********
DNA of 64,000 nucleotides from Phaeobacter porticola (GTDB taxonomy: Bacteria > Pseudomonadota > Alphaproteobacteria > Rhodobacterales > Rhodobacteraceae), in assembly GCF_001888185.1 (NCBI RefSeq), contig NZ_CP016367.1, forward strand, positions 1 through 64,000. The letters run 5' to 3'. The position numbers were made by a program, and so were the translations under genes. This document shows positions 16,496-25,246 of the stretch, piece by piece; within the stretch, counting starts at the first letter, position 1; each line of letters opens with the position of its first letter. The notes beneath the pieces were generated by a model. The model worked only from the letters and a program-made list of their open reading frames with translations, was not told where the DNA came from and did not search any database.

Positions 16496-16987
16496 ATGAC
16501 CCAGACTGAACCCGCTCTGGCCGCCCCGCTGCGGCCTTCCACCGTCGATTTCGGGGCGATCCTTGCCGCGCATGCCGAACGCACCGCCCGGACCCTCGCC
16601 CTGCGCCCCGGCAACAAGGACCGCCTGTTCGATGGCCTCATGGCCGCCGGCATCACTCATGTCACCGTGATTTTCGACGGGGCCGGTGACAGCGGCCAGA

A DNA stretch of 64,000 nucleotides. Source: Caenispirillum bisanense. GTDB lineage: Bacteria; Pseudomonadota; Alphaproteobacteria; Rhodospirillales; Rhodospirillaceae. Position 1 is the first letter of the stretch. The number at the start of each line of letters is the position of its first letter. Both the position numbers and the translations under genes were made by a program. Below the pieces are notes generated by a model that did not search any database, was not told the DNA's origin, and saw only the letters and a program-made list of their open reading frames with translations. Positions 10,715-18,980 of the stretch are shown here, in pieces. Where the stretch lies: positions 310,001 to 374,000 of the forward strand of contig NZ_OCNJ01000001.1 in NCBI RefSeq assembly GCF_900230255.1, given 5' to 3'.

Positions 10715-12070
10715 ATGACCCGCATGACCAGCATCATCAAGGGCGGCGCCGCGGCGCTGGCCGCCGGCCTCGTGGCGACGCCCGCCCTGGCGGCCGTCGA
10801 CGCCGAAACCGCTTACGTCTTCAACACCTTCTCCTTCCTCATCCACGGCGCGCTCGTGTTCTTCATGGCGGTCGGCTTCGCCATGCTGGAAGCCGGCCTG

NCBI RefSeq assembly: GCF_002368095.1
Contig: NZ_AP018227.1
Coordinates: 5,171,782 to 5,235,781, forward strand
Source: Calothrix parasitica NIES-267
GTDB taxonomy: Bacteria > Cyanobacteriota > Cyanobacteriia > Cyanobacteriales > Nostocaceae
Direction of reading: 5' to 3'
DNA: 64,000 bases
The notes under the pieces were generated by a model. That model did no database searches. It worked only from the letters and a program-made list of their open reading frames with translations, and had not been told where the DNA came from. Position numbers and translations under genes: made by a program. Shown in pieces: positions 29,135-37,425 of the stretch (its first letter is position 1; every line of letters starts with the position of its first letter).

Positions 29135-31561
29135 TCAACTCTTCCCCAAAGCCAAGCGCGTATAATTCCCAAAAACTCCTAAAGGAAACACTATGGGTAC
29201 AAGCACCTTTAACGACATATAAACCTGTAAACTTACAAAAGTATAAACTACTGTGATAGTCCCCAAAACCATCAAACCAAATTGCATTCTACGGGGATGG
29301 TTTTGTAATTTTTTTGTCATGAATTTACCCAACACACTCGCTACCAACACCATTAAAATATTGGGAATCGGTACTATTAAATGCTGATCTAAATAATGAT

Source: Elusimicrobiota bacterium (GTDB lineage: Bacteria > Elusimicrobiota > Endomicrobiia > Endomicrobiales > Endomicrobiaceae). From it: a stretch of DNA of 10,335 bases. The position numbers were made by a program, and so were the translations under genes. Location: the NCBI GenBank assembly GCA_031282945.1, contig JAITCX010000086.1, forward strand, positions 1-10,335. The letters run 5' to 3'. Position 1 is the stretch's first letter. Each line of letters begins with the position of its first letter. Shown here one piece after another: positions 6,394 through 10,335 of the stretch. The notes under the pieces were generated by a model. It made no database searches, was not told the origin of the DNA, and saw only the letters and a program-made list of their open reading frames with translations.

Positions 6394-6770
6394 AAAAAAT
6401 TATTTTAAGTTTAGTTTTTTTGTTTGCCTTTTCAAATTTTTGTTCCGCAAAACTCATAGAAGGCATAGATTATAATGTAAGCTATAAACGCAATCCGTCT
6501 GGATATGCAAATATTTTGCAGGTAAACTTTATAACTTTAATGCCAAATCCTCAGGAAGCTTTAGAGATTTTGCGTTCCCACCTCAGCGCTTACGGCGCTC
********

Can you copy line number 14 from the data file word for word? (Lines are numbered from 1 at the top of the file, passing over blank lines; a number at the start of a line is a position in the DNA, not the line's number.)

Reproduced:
GTDB taxonomy: Bacteria > Cyanobacteriota > Cyanobacteriia > Cyanobacteriales > Nostocaceae